Microsoft datacenter batteries to support growth of renewables on the power grid

Nearly 400 wind farms in Ireland today collectively generate more than 35% of the island’s electricity. These carbon-free electrons travel on power transmission lines to farms, businesses and homes, helping utilities avoid emissions of carbon dioxide and other greenhouse gases from burning fossil fuels to generate electricity.

Like everywhere around the world, the intensity of the wind in Ireland fluctuates throughout the day and over the course of the seasons, which causes variable power production. As the supply of renewable energy increases, a growing problem for electric power grid operators is created. That’s because they need to only put on the exact amount of energy that users are pulling out. No more, no less.

Banks of lithium-ion batteries at a Microsoft datacenter in Dublin will be a part of the solution to this problem later this year.

These batteries, which typically provide backup power for the datacenter in case of emergency, have been certified, tested and approved for connection to the grid in a way that helps grid operators provide uninterrupted service when demand exceeds the supply generated elsewhere on the grid by wind, solar and other sources.

Providing this grid service “is a way for us to unlock the value of the datacenter,” said Nur Bernhardt, a senior program manager for energy at Microsoft.

Grid decarbonization

Power grid operators around the world typically rely on running coal and natural gas fired power plants to maintain what is called spinning reserve, or excess capacity, that can respond quickly to provide grid services.

The ability to use the datacenter’s batteries to provide these services reduces the need to maintain spinning reserve at power plants, which lowers power sector carbon emissions, Bernhardt explained.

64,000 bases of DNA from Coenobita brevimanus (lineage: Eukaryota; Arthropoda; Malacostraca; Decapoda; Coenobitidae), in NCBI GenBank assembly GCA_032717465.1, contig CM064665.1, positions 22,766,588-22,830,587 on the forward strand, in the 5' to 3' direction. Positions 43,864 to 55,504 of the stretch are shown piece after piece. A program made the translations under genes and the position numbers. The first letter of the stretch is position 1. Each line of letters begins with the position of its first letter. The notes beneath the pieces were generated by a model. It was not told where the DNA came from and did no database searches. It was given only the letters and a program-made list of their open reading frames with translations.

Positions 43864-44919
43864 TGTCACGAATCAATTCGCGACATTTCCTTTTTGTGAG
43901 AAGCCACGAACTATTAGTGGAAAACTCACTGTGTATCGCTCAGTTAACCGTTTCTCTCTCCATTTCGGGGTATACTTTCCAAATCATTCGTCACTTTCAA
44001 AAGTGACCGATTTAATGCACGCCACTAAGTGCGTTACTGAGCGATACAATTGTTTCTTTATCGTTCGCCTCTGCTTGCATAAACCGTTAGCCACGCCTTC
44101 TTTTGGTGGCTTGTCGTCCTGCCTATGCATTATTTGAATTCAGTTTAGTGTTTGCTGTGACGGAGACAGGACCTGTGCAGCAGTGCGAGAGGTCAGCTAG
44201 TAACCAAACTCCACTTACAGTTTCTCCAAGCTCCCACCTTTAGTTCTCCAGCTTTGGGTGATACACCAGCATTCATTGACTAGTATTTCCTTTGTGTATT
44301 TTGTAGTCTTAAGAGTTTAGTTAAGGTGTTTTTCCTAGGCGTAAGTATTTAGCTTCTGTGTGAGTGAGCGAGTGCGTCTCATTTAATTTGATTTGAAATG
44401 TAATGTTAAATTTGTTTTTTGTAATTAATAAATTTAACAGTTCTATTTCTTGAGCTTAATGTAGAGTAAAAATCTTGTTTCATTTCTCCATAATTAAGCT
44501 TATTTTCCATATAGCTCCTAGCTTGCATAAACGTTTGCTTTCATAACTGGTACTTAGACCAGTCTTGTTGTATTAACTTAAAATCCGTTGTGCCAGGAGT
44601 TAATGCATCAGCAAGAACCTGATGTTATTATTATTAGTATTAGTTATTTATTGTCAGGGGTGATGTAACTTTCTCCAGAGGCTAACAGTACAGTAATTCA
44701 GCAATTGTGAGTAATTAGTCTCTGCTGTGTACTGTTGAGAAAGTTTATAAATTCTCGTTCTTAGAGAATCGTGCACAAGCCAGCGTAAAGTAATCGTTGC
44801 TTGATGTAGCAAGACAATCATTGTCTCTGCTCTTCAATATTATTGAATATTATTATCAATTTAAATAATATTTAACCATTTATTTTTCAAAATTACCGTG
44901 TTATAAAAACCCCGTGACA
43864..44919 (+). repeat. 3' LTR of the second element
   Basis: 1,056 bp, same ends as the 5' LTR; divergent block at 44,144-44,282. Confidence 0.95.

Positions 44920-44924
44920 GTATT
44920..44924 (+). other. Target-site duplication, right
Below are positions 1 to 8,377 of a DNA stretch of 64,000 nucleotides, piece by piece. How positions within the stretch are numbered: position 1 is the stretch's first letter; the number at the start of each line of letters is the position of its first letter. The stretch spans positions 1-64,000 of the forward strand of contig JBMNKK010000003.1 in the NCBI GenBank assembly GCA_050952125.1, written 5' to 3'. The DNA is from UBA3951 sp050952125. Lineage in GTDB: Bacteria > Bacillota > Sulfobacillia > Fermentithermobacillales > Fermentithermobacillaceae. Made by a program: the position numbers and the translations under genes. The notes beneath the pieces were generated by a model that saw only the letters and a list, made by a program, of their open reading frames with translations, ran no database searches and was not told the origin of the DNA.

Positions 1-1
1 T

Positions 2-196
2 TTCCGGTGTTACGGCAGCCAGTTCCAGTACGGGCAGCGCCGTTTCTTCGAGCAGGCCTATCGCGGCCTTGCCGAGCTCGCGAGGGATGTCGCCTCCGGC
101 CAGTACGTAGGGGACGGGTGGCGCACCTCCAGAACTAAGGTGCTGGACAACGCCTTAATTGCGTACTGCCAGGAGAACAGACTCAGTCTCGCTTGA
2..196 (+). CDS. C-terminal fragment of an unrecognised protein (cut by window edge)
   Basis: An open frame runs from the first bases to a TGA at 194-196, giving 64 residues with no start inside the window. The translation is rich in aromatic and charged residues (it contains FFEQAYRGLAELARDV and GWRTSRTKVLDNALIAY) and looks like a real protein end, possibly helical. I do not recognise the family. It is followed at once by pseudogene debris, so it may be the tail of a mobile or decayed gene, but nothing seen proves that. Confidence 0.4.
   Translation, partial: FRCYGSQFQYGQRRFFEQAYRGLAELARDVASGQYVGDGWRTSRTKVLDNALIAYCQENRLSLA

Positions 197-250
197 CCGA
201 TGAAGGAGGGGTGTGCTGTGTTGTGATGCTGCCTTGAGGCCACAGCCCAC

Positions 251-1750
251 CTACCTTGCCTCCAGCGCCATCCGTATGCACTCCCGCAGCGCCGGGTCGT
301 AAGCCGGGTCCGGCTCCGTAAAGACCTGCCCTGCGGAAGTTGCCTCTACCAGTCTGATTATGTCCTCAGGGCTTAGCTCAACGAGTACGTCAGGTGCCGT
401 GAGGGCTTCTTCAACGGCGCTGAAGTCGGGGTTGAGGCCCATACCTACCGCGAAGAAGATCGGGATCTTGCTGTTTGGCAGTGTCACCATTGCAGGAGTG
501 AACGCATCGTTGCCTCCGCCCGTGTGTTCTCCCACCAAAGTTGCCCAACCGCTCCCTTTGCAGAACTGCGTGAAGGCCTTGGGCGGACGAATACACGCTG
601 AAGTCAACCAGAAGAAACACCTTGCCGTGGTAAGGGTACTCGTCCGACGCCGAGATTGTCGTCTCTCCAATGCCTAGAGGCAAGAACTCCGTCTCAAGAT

The batteries are part of what’s called the uninterruptible power supply, or UPS, for the datacenter. The UPS in Microsoft’s Dublin datacenter includes new technology that enables real-time interaction with the electric power grid.

If grid-interactive UPS systems replace the grid services currently provided by fossil fuel power plants in Ireland and Northern Ireland, about two million metric tons of carbon dioxide emissions could be avoided in 2025, according to Baringa, an energy advisory firm that Microsoft commissioned to analyze the potential impact of the technology.

“This is definitely moving the dial on emissions at a national level,” said Mark Turner, a partner in Baringa’s energy practice who helped perform the analysis.

Two million metric tons of carbon dioxide emissions is about one-fifth of the total emissions expected across the island of Ireland from the power sector in 2025, he explained.

What’s more, by relying on grid-interactive UPS technology for grid services, end consumers across Ireland would save tens of millions of dollars on fuel and other costs required to maintain the spinning reserve at coal and natural gas fired power plants.

“The third win is you reduce the amount you have to turn down renewables,” Turner said. “That’s because if you turn gas-fired power stations on to provide this service, you’ve got to turn something else off. Often that’s renewables. If you provide this with UPS, you no longer have to do that.”